Thanks to both of you gentlemen for keeping the conversation friendly during this discussion. Obviously the two of you have very different perspectives. Like Walt, I am going to repeat myself to a certain degree. Even though I can see all of the problems with the Church that Fatfinger has pointed out, I also appreciate the point Walt is making about the changes the Church is making as it goes forward. One of the biggest changes that seems to be occurring is a move away from an emphasis on Joseph Smith and toward Jesus instead. While that seems to be progress, the doctrine of exaltation and the possibility of becoming gods remains.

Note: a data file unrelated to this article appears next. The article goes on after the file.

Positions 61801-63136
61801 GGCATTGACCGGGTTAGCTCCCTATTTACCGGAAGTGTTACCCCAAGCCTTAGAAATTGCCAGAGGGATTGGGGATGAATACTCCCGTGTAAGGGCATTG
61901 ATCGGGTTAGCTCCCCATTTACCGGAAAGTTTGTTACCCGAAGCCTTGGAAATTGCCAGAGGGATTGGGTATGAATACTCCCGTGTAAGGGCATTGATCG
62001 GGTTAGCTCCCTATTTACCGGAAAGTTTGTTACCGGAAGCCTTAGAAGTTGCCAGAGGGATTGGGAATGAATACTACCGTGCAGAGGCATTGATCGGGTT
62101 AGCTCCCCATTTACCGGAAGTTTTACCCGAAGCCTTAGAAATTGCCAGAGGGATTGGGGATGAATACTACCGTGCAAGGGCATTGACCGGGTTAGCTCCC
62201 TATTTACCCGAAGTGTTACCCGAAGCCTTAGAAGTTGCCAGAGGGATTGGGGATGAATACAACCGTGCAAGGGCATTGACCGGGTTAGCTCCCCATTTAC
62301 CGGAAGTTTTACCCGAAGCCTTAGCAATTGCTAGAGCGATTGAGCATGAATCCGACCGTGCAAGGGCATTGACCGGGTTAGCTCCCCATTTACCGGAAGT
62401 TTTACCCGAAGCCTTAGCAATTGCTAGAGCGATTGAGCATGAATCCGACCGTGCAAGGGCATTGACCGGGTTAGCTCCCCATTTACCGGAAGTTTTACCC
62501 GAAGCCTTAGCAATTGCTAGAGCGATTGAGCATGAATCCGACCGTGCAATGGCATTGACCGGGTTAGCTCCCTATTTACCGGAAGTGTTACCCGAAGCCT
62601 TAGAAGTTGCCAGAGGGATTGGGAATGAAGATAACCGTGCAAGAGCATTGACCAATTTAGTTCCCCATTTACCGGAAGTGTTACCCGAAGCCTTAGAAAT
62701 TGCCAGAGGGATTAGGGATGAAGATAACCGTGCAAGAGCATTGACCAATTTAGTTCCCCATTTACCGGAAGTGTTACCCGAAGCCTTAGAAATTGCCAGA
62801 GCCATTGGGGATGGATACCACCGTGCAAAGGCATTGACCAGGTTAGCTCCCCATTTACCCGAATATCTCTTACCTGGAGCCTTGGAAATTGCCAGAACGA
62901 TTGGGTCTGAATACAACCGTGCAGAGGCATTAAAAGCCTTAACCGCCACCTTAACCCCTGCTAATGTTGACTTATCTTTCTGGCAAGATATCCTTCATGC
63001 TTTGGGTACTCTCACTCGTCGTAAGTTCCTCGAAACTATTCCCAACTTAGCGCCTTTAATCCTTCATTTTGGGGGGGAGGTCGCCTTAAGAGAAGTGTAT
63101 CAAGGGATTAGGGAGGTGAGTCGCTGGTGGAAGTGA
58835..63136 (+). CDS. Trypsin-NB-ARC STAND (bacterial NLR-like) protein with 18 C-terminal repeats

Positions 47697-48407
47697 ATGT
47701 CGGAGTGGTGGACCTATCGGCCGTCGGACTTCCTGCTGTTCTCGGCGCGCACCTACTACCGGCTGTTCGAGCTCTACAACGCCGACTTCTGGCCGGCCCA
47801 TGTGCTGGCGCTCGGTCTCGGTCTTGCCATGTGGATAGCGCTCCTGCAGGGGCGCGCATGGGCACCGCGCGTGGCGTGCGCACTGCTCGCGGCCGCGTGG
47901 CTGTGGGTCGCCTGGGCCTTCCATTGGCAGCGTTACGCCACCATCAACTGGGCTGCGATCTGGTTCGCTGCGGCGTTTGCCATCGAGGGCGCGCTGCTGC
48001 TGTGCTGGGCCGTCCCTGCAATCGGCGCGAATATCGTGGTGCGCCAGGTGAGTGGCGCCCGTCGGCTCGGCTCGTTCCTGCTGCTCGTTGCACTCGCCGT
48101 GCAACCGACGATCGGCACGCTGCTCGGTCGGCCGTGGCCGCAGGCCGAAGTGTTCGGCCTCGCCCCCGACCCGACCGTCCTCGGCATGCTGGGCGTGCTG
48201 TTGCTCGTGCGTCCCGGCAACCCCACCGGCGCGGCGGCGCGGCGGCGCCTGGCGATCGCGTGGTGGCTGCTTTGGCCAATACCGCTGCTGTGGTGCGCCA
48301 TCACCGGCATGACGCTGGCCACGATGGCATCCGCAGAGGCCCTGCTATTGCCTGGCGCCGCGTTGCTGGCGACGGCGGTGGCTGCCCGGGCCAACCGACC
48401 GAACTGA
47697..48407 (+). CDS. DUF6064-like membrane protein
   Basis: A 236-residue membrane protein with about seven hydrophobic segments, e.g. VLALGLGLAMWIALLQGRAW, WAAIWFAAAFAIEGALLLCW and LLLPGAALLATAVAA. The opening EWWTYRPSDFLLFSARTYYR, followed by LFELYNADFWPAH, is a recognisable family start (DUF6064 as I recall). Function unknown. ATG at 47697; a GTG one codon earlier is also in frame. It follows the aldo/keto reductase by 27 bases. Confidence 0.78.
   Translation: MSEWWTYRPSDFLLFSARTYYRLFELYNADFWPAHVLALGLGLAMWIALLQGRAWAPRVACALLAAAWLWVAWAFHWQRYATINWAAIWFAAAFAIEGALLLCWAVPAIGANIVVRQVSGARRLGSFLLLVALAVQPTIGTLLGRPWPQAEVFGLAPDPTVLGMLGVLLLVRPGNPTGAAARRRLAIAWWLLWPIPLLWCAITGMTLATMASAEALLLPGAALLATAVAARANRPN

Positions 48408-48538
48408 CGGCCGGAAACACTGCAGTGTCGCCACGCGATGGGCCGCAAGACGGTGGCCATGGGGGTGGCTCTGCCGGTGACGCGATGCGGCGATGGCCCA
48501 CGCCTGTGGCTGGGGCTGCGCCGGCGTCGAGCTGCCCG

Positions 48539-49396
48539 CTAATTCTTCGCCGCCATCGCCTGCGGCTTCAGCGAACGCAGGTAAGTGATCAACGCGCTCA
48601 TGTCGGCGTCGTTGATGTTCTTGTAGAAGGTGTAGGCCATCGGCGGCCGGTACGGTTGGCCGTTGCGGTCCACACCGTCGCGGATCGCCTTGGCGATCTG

The link I gave in my first comment in the comment section of this podcast explains in greater detail why I think the doctrine of men becoming gods is so foundationally incorrect. It is part of the reason I wrote that the foundation of the Church is a sandy one. It was originally built on the teachings of Joseph Smith instead of the rock foundation of Jesus Christ. That is why I do not think it will stand up to the test of time in the same way that the worldwide Christian church of mainstream believers has done.